A man must have a challenge. Once upon a time, it was reading. One book, six book, eight book bunch, daylight come and me wanna read … in parallel. Next came the writing. One work of art at any give time. Simple. But now, that is no longer enough. So I’m attempting this bold new thing. One author, two novels.
Believe it or not, I have never had a writer’s block per se. I do have time periods where I scribble more or less prose, while my technical writing verbosity remains constant. But I have yet to face that dreadful situation when no words come forth from the tips of your fingers. However, I did notice a clear correlation between seasons and my inspiration.
Personally, I do not believe in writer’s block. I do not think it really exists. You can always sit down and write something. The only question is, are you going to be pleased with the outcome? Which brings me to the topic of mood.
Trap? The trap is called the Kevin Smith trap, and what inspired me to write this piece is Kevin’s body horror film called Tusk. Basically, it’s about a guy anatomically turning another guy into a walrus. Are you disgusted yet? Good.
One of the great challenges writers face is letting go. When you create a new character, you try to make it unique. Colorful. Realistic. And as different from yourself as possible. Otherwise, it just becomes a self-therapy for your alter ego, and your characters all look and behave a very bland and boring same. The farther you go, the more freedom you have. Then, you face a moral question. What is the one thing you will never ever let your hero do?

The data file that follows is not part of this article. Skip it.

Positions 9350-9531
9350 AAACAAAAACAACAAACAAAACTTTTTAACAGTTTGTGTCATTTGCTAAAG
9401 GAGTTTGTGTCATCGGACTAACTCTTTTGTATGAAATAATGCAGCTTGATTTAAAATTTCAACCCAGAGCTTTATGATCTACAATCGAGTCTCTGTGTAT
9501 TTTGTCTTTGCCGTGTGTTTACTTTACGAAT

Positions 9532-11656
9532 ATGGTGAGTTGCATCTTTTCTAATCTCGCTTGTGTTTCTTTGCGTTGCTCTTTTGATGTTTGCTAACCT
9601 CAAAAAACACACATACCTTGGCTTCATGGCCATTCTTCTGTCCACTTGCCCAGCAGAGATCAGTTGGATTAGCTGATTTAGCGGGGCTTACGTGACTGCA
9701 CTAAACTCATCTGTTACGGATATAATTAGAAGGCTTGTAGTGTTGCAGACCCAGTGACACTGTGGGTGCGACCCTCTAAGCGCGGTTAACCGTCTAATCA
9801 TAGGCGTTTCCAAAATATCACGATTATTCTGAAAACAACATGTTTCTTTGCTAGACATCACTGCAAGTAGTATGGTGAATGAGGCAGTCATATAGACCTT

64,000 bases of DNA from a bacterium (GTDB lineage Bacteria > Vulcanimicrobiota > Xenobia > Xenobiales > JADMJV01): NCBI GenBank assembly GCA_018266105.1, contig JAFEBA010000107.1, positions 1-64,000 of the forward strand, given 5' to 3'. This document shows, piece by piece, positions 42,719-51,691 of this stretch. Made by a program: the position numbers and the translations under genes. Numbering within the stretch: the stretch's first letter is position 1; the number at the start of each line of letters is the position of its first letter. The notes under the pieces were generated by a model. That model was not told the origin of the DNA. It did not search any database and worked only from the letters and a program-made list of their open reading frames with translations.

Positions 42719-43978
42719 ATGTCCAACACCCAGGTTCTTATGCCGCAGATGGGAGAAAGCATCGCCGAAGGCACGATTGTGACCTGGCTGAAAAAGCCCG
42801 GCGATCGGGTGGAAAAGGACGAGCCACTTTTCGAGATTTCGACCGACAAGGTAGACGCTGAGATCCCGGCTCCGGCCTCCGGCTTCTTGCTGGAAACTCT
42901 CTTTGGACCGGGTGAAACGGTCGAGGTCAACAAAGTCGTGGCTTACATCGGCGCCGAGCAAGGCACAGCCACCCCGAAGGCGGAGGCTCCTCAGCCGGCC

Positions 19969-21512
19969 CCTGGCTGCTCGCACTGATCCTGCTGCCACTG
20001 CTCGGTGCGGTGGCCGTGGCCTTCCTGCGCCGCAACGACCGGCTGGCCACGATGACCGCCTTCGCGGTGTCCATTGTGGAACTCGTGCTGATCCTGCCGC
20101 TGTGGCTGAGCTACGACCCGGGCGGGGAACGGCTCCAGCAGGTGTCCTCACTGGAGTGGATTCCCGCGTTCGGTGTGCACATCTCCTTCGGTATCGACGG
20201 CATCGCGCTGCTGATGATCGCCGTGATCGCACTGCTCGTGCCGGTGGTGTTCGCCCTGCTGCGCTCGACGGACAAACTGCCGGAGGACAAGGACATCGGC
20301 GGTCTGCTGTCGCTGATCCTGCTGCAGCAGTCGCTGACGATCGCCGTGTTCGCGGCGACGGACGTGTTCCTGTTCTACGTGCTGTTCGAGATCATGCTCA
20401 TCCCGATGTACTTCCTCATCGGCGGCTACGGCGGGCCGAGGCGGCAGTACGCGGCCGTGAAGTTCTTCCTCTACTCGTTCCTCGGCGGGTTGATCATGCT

Recently, I started reading a 19th Century novel, The Black Coats: The Parisian Jungle by Paul Feval, and translated by Brian Stableford. Predictably, the book offers a very olden writing style. Omnipotent, with numerous interruptions from the author slash narrator, and frequent point of view jumps between characters. This makes for a somewhat hectic read. But.
Admit it, some books are better than others. And not just because a certain author makes a better work with words than his or her fellow companions. Sometimes, it comes down to a purely emotional reaction to the setting. The Hobbit Shire, the Shannara world, Locke Lamora and his band of thieves. So if you had to choose, what is your ideal type of fantasy, as a reader and as a writer?
That’s not actually the title of the book. But that’s definitely the theme of the book. My new book. I wouldn’t call it historical fiction, especially not when you toss in dragons into the bowl and mix it all up. The Book of Revelations, Armageddon, dragons, the end of the world. That’s the basic storyline. How about a sample chapter?
Now that I’m done with my anti-hero Rennaissance fantasy novel and my first-person zombie novella, I decided to try yet another new angle at writing. So my curiosity took me to 8th Century BC, the Biblical times. As a man with a very particular taste for religion, or rather lack thereof, writing from a biblical point of view is a most refreshing challenge for me.
I guess writing a single one is not a challenge anymore. So I have started writing three new ones, more or less simultaneously. Three! Now that I’ve finished The Lost Words series, I am trying new things. The first book is a gunpowder-era fast-action no-magic adventure, with a special kind of protagonist. If you can guess, I’m gonna buy you a dinner. Seriously.